Transport Canada issues 5 different AME licences. Each has sub-groups. Training, experience and exam requirements vary. In general, applicants must:

  • be at least 21 years of age
  • provide proof of citizenship
  • read and answer exam questions in English or French, without help.

With an AME—Category S (Structure) licence, an engineer can certify structural work. Engineers can only certify the types of aircraft they have been trained for. To qualify, applicants must:

  • complete a structure training course approved by Transport Canada
  • write an air regulations exam
  • have 3 years of maintenance experience (with 12 months  appropriate to the group the AME endorses).

Related Education

The following schools offer programs or courses that are related to this occupation but are not required to enter the field.

For a broad list of programs and courses that may be related to this occupation try searching using keywords.

Certification Requirements
Updated Mar 31, 2018

Certification is not required, as there is currently no legislation regulating this occupation.

Employment & Advancement
Updated Mar 31, 2018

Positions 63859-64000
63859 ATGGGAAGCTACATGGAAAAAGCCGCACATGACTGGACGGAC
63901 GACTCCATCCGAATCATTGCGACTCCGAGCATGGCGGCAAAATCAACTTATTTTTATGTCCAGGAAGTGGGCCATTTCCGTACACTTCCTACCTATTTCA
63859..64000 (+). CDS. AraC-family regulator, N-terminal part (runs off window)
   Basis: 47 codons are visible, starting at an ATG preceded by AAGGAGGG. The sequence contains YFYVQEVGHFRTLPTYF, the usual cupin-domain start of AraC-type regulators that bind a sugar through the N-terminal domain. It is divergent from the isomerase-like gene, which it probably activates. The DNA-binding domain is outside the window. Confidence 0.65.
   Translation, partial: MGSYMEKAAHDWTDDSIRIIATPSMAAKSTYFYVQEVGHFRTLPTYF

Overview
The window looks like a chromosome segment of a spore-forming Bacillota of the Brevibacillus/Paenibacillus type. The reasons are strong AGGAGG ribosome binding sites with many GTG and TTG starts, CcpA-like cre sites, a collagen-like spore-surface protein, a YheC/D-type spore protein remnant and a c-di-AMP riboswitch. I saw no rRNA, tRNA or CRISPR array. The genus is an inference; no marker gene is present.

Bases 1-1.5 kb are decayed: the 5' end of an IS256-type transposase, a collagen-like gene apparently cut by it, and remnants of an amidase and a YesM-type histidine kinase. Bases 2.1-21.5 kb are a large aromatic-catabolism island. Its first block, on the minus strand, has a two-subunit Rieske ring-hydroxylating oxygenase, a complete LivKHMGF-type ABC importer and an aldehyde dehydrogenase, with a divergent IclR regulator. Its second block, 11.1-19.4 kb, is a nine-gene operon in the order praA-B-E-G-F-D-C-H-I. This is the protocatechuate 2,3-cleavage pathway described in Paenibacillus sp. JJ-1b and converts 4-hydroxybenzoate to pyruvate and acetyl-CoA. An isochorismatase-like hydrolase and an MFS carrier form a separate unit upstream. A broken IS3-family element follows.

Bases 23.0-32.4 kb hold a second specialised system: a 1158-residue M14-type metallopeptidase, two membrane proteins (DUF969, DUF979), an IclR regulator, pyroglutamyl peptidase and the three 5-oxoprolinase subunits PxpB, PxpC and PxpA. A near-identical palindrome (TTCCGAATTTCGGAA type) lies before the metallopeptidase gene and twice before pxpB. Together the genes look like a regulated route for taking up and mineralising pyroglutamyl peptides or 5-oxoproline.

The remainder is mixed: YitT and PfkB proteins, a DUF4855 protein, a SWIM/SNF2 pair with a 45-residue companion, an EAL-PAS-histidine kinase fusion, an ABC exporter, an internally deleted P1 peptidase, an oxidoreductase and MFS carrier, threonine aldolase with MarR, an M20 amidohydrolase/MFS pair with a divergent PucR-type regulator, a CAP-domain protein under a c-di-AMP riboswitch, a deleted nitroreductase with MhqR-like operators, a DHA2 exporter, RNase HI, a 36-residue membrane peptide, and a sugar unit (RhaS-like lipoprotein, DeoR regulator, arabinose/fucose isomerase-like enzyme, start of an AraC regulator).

Aircraft structure technicians may work for:

  • air carriers
  • aircraft repair and overhaul companies
  • flight training schools
  • aeronautical product manufacturers
  • component shops.

Aircraft structure technicians must supply their own hand tools. The employer usually provides special tools and equipment.

Employers may favour employees who are willing to move.

Some technicians advance to become supervisors or managers. Others work as quality control inspectors or sales reps for aeronautical products.

Aircraft structure technicians are part of the larger 2011 National Occupational Classification 7315: Aircraft mechanics and aircraft inspectors. In Alberta, 80% of people employed in this classification work in the following industries:

The employment outlook [pdf] in this occupation will be influenced by a wide variety of factors including:

  • trends and events that affect overall employment (especially in the industries listed above)
  • location in Alberta
  • employment turnover (work opportunities that come up when people leave existing positions)
  • occupational growth (work opportunities that come up when new positions are created)
  • size of the occupation.

Employment turnover is expected to increase as members of the baby boom generation retire over the next few years.

Wage & Salary
Updated Mar 31, 2018